A Long Night Out During Art Basel Yields Run-ins with Collectors, Celebs, and Art World Power Brokers

For those who arrived in Switzerland on Monday, ahead of Art Basel’s first VIP preview, there was no shortage of glitzy parties to attend. As art economist Magnus Resch told me on Tuesday, he had spent the night before at Les Trois Rois, the classic watering hole for dealers and collectors alike, where James Franco, art adviser Jane Suitor, and mega-collector David Mugrabi were all in attendance. Sounds nice. A delayed flight and last-minute booking meant I didn’t make it to Basel until the wee hours on Tuesday.

By Tuesday evening, after a full day split between roving the fair floor at Art Basel and reporting on the city’s first digital art fair, the Digital Mile, I had a choice to make: do I follow Art Basel’s VIP crowd along the well-trodden party path (Perrotin et al.) or stick with the new kids on the block from the NFT, crypto, and generative AI world? Unfortunately, I tried to do both.

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My first port of call was a party hosted by four galleries—Mendes Wood DM, Crèvecoeur, Sylvia Kouvali, Taka Ishii—in the bar L’Avventura, located on the roof of a giant concrete parking lot by Basel’s main train station. As I made my way there, I bumped into The Baer Faxt‘s Josh Baer, who told me he’d seen it all before and was heading back to his hotel to catch some Zs before an early flight Wednesday morning. I arrived at 9:30 and took the elevator to the top floor, where I caught collector and New York socialite Paul Judelson standing at the entrance, taking a break from the swarming bar. Sharp suits, designer dresses, buckets of lip filler, a handful of kooky characters sporting crazy outfits, and loads of booze; it seemed like any other Art Basel party, just younger with a stunning sunset view across the city from the terrace.

Anastasia Krizanovska, Crèvecoeur’s gallery manager, told ARTnews that she hoped the bash would be “more relaxed, free, and easy” than the other blowouts at Basel. George Newall, cofounder and director at Winter Street Gallery in Martha’s Vineyard, certainly looked at ease surrounded by beautiful women on the terrace. Inside by the bar, art consultants Ellen De Schepper and Laura De Beir told me they were digging the vibe because it wasn’t as crowded as Les Trois Rois.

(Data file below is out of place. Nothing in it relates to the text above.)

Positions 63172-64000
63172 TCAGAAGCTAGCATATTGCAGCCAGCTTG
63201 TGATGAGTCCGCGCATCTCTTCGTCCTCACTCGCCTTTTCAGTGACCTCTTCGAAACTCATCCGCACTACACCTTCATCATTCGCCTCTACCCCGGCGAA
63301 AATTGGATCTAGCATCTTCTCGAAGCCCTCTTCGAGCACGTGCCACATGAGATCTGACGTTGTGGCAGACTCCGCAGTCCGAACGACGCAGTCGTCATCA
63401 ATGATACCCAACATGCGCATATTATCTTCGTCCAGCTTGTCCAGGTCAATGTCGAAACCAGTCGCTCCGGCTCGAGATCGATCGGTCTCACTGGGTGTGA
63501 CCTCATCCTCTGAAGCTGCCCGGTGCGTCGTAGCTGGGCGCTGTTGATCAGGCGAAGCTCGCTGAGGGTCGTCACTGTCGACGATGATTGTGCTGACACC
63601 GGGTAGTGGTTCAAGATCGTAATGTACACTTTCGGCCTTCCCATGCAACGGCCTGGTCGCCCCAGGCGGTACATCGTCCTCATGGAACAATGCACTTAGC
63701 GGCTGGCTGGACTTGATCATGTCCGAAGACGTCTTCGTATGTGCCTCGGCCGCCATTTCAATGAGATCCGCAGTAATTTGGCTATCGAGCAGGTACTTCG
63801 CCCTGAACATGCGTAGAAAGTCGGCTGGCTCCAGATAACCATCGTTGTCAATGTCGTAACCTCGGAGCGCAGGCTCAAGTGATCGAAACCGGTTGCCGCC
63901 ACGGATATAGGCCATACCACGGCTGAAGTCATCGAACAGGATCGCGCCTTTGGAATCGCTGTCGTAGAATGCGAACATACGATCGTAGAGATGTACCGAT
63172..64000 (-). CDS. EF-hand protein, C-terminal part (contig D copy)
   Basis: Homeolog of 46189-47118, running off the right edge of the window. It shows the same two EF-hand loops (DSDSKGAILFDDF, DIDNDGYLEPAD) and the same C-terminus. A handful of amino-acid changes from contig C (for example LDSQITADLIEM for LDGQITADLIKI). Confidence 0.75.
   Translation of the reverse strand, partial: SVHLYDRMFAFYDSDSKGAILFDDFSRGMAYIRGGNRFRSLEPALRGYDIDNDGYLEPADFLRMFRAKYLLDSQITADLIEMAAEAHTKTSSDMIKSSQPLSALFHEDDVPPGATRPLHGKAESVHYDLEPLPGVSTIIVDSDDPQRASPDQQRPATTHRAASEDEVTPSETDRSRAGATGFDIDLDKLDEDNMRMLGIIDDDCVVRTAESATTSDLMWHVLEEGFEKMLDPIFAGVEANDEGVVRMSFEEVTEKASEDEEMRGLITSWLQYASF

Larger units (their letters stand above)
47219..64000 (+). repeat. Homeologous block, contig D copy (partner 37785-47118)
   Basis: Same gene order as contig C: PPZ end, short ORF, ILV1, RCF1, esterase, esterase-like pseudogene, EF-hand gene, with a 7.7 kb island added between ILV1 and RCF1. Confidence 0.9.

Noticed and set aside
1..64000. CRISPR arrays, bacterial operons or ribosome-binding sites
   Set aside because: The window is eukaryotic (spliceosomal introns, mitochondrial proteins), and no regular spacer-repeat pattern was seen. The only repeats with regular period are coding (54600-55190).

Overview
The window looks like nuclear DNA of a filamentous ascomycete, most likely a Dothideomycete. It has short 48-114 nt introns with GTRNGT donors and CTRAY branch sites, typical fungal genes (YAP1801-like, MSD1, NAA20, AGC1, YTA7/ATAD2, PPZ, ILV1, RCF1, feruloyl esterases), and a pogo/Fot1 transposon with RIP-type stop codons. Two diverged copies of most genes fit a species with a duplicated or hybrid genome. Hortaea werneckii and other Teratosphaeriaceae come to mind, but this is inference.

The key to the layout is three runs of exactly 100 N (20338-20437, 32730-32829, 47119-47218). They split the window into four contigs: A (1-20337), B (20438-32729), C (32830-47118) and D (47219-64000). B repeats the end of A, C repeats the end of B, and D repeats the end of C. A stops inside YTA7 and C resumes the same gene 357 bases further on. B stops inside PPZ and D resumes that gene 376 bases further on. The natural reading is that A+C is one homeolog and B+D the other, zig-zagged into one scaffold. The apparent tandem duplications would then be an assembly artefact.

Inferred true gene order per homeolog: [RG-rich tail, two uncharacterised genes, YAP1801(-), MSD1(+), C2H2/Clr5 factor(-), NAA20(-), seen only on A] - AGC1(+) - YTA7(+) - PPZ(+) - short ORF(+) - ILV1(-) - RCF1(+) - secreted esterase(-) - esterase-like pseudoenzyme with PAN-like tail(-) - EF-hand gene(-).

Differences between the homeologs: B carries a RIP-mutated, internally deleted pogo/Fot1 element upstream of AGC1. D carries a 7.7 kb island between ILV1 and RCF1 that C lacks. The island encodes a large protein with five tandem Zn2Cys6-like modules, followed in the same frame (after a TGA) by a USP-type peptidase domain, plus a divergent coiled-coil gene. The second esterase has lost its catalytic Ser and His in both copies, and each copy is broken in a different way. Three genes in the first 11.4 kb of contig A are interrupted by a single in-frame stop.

“We were invited by Alix [Dionot-Morani] from Crèvecoeur who is showing lots of Sol Calero and artists we like, who we bought for our clients in Belgium,” De Schepper said. “We love Mendes Wood DM – they’ve thrown very cool parties in Paris and Brussels.”

Thomas Rom, the art adviser and 15-year Art Basel veteran, meanwhile, was planning his exit to Hotel Merian over the Rhine where the Young Boy Dancing Group was performing. “I want to see Young Boy because I want to connect back to my queer community and see something that feels like it captures the moment,” he told me. “It’s going to be more fun than any other place tonight.”

Rom may have been right; L’Avventura’s dance floor was spartan (although it was still relatively early) but I didn’t have time to hang around and see the horseplay unfold, if any.

I knew the Digital Mile cohort were already at the Merian, watching Young Boy, so I took the elevator to the street with the intention of walking across the Mittlere Brücke bridge to the hotel. But I was waylaid out front when a tightlipped trio from Masterworks offered me shotgun in their cab, on the condition that I wouldn’t quote them. They drove to the center of town to the Gothic revival Elisabethenkirche, where the Perrotin party was in full force. With the queue surprisingly short, it seemed like a good opportunity to pop my head and cover all bases.

Host Emmanuel Perrotin played a DJ set dressed in a bright-blue hoodie, reportedly due to an earlier tuxedo malfunction, before French-Korean DJ-singer Miki Duplay captivated the audience with a bizarre routine that straddled something between burlesque and beatbox. Pedro Winter (Daft Punk’s former manager), Samuel Boutruche, Andy 4000, and b2b (never heard of them) also performed to the crowd. DJ Jacques and his neo-tonsure haircut were the headline act.

German gin company Monkey 47 sponsored the event in partnership with Art Review so the alcohol was flowing, and I’d say the punters were a touch more refined and older here compared to L’Avventura. Silver foxes Rafael Pic (Quotidien de l’Art’s editor in chief), Martin Guesnet (Artcurial’s European director), and Thierry Peyroux (from the French Ministry for Europe and Foreign Affairs) added a dash of sophistication.

I soon lost track of time, and before I knew it, the clock struck 1:30 am. Regrettably, too late to hang with the digital art guys at the Merian, but not too late for a nightcap at Les Trois Rois. Always a good place to harvest some gossip from slack-tongued art dealers merry off a day’s dealings at Art Basel. After a 10-minute walk I arrived at the hotel to find a line of expectant people snaking along the sidewalk. I did try to skip the queue on account of being a hack, but the concierge, tipsy on authority, refused me. I even tried to sweet-talk German soccer legend and avid collector Michael Ballack into getting me in but he was having none of it.

“Don’t bother, darling,” an Argentine artist told me on her way out, “it’s super boring in there anyway.”

Short on patience due to a lack of sleep, I took her word for it, accepted defeat, and caught a cab.

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